Aug 31

Nouriel Roubini also said in May 13, 2009:
“Today, the United States is in a similar position. It is running huge budget and trade deficits, and is relying on the kindness of restless foreign creditors who are starting to feel uneasy about accumulating even more dollar assets. The resulting downfall of the dollar may be only a matter of time.” Source: The New York Times


nouriel-roubini
Nouriel Roubini is a professor of economics at the Stern School of Business, New York University and chairman of RGE Monitor, an economic consultancy firm.

In a new essay in Forbes, Nouriel Roubini writes:

Net public debt is going to double as a share of GDP between 2008 and 2014. Even using the very optimistic forecasts of the Congressional Budget Office, which anticipate growth of around 4% over the next few years, the net debt burden will rise from 40% of GDP to 80%–that’s an increase in the debt stock of about $9 trillion. The interest charge alone on that increased debt will be in the region of $300 billion to $400 billion a year, which in turn may mean more borrowing to pay the interest if primary deficits are not reduced. When governments reach the point where they are borrowing to pay the interest on their borrowing they are coming dangerously close to running a sovereign Ponzi scheme.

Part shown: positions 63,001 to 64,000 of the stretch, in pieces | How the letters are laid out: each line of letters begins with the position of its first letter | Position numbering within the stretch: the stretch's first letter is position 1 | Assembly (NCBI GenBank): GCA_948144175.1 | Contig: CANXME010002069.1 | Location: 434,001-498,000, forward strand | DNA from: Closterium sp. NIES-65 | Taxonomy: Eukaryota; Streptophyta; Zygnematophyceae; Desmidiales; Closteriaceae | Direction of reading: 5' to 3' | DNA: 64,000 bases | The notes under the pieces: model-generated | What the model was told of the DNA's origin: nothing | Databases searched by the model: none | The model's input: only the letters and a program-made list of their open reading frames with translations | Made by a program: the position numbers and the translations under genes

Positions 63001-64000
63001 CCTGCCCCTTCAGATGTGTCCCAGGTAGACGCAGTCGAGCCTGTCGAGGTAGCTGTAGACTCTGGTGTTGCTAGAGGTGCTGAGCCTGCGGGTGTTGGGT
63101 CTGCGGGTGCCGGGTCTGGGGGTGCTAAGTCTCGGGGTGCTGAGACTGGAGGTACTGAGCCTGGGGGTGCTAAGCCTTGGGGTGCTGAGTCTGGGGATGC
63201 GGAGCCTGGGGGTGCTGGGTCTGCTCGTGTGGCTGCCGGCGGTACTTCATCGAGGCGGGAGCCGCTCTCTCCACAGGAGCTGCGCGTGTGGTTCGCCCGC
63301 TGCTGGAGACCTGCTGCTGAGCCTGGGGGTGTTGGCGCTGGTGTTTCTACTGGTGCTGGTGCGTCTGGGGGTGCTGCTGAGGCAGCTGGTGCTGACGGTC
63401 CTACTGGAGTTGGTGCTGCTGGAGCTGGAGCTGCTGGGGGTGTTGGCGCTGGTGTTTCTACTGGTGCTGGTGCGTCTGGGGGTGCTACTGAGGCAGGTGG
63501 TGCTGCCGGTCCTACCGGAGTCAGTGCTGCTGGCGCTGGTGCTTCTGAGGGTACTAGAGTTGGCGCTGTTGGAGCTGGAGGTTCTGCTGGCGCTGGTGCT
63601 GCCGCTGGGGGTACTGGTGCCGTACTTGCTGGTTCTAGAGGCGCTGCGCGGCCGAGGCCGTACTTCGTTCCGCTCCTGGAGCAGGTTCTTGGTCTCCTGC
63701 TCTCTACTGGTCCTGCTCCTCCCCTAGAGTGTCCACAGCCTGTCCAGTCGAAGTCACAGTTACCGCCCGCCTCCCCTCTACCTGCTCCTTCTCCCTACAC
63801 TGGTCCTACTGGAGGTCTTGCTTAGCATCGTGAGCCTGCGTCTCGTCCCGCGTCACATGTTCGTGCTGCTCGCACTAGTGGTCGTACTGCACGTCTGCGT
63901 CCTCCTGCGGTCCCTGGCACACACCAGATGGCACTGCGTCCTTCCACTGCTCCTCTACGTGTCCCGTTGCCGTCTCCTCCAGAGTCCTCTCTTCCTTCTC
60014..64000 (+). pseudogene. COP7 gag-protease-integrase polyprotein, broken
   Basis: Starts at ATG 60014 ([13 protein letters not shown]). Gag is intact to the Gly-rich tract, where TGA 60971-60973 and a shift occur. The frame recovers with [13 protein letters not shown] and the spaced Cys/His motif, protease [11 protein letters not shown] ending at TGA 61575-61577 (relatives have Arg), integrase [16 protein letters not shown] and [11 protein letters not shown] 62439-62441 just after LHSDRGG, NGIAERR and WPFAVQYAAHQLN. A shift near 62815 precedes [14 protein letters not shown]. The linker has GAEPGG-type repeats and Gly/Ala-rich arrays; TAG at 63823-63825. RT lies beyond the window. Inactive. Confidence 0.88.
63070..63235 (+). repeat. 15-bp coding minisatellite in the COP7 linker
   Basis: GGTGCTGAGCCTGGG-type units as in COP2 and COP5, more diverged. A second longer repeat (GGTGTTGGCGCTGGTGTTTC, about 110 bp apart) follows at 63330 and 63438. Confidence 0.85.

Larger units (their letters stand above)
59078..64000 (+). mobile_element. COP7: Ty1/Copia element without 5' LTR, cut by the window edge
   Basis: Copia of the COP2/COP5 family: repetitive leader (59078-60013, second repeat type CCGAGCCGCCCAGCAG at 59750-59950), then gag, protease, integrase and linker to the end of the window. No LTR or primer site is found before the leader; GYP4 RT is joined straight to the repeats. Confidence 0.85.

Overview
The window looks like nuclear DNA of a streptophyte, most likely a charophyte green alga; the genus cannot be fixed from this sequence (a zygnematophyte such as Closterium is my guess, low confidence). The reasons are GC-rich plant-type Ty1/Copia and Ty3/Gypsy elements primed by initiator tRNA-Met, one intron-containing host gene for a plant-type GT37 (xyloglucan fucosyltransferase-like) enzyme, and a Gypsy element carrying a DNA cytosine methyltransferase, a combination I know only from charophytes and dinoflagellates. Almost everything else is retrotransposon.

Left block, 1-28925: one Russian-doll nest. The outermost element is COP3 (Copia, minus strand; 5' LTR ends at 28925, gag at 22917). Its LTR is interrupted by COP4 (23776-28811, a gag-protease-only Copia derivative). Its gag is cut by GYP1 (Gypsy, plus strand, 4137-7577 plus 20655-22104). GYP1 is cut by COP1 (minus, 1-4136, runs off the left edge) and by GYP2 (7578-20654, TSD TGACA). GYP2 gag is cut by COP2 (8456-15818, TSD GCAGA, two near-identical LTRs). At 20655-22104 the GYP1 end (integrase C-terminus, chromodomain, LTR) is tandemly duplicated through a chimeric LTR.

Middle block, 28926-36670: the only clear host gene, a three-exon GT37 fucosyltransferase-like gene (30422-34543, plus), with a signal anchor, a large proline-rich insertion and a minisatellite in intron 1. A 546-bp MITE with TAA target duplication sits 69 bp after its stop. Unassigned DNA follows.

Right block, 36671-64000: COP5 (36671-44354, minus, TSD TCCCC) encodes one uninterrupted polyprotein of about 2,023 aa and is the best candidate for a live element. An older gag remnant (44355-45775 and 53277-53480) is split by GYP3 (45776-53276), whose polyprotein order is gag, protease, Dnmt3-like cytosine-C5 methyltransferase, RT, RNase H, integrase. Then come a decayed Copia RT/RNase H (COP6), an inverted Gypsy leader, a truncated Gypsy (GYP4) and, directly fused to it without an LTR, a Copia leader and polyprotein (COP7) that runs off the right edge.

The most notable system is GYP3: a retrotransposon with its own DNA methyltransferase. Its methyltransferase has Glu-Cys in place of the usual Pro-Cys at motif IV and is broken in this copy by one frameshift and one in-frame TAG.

Ponzi schemes have a way of ending unhappily…

Roubini also touches on the issue of the credit ratings of sovereign nations:

Independent rating agencies have already downgraded the sovereign risk rating of countries like Greece and Ireland, and it cannot be ruled out that core economies of the OECD, including the U.S., could eventually be downgraded.

For background on sovereign credit issues, see this, For background on sovereign risk issues in general, see this.

Friday, August 28, 2009

Source: Washington’s Blog

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